Yes, I have a piece of 0.020" nickel sheet sandwiched within the hinge (it can be seen in the screw holes of the hinge) that is in the form of a longitudinal support complete with an end-stop just past the right-most slot in the hinge (this end-stop is marginally to far away meaning that the end of the bar needs a few wipes of a file on removal).

Ian

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nick_bastable
Mar 05 2015 22:03

the thought of doing this would consign me to Bedlam I admire your efforts and will watch with interest and awe

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MinerChris
Mar 06 2015 02:47

Once I have made hundreds of these little devils in various denominations of 1, 2, 3, 4 and 5 bays

... And then onto the point rodding for St Ruth? :scratchhead:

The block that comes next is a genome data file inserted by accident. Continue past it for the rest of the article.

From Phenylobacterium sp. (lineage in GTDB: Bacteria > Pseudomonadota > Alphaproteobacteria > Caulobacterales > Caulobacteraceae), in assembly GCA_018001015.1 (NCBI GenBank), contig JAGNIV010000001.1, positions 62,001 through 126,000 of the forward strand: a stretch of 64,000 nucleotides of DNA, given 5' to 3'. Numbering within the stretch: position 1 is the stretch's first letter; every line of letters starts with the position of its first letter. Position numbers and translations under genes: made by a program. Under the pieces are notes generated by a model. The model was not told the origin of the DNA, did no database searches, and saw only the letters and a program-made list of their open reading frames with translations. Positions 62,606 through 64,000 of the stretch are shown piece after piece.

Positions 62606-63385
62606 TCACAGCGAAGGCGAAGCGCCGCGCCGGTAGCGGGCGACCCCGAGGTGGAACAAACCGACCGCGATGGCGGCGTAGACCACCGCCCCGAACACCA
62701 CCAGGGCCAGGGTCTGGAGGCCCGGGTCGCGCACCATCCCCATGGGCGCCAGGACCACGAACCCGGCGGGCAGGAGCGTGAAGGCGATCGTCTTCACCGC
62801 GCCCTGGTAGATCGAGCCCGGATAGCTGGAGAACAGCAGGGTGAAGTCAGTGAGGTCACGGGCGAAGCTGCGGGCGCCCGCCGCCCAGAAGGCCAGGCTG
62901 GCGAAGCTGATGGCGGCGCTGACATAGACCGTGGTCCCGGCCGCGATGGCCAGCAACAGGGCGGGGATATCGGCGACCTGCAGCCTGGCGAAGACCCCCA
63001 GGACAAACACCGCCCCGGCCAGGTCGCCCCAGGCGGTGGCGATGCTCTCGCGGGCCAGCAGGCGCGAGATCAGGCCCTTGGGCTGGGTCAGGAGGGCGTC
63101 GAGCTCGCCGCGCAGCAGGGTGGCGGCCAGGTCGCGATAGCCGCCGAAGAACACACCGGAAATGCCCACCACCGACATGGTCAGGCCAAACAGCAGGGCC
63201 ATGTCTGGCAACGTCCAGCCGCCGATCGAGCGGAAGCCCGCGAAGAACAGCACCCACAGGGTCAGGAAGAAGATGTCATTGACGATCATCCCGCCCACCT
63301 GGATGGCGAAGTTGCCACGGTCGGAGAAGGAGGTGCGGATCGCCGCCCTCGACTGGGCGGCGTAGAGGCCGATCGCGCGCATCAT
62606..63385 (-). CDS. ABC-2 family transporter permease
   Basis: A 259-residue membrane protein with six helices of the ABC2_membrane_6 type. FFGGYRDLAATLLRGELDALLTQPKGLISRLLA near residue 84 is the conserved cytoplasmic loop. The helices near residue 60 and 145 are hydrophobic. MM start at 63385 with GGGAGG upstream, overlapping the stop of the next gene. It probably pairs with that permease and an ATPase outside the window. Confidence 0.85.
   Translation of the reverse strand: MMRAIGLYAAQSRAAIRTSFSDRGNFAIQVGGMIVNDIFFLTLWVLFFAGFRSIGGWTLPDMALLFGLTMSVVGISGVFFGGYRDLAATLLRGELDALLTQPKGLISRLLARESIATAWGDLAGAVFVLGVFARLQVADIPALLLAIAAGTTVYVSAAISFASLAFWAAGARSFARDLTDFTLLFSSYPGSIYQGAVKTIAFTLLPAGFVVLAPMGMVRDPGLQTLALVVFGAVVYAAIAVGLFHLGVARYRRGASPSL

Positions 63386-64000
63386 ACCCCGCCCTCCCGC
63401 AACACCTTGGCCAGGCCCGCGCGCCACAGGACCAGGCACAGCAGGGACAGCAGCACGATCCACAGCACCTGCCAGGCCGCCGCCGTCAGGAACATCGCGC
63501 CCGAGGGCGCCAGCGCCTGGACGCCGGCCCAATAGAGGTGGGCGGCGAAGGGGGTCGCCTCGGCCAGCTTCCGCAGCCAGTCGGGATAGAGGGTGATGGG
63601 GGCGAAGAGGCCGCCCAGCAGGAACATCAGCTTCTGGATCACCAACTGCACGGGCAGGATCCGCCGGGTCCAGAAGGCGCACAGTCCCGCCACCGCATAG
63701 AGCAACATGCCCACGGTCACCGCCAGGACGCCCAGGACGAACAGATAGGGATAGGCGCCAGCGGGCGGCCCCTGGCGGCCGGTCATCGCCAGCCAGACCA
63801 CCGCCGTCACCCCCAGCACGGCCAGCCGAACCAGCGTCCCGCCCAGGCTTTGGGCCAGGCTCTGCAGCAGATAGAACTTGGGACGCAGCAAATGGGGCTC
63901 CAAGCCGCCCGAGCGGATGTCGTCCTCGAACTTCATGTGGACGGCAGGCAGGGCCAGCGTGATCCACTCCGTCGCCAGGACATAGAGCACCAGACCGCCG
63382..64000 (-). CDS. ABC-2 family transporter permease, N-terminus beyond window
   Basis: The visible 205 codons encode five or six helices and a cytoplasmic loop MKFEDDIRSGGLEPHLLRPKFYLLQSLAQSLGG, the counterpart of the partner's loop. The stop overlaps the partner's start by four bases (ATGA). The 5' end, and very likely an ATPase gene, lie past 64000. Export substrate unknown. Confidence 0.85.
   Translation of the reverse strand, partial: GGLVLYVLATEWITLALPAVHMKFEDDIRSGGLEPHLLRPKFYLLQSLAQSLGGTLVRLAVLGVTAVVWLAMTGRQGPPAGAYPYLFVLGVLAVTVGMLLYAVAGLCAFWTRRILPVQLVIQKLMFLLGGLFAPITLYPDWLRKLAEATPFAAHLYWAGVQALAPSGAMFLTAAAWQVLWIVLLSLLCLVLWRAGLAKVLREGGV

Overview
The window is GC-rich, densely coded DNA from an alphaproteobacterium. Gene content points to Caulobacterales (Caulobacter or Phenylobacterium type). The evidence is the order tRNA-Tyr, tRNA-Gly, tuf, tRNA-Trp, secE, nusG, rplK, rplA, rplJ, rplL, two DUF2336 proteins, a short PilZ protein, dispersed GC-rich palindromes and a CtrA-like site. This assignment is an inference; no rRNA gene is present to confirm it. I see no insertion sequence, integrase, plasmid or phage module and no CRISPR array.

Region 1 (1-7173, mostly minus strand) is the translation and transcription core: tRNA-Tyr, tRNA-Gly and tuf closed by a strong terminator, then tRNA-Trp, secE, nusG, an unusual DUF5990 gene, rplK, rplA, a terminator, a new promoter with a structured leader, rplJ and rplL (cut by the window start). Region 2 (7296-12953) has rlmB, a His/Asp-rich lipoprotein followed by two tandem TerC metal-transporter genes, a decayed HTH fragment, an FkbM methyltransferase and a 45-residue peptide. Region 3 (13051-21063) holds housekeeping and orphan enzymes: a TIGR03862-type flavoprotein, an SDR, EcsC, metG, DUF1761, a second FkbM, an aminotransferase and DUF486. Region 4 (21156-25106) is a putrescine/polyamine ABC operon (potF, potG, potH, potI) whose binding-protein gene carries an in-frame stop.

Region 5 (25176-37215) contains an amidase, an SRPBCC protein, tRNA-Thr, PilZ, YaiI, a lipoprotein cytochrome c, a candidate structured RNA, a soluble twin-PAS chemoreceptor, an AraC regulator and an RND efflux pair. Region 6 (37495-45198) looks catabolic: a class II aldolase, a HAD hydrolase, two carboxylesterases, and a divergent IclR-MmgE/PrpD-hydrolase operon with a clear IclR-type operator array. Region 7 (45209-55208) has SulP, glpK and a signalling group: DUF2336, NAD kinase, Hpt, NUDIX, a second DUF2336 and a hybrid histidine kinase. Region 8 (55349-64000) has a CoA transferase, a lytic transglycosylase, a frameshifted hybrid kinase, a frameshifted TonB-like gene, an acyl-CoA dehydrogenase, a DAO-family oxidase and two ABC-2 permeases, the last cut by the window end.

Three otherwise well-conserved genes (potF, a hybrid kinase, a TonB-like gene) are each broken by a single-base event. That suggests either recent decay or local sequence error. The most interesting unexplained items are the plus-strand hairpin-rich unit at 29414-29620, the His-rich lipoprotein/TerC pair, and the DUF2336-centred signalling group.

Chris.

... And then onto the point rodding for St Ruth? :scratchhead:

 

Chris.

Chris,

I don't know how we intend to add point rodding to St Ruth, my method will require ballasting to be added after all of the stools are in place.  Each stool will be on a little piece of crossing timber and the thought of excavating little patches of existing ballast to add them after the event is not one that I would want to do - the stools for square rodding (which would be more suitable for St. Ruth's time frame) need to be at 9' (18mm) centres, my own will be round rodding with a stool every 6' (12mm), so that's a lot of stools on even the smallest of layouts!!

 

When I've finished, I'll send you my jig :-)

 

Ian

What an ingenious solution to making the stools.  Those single bay ones must be really tiny!  

 

Dave

Ian,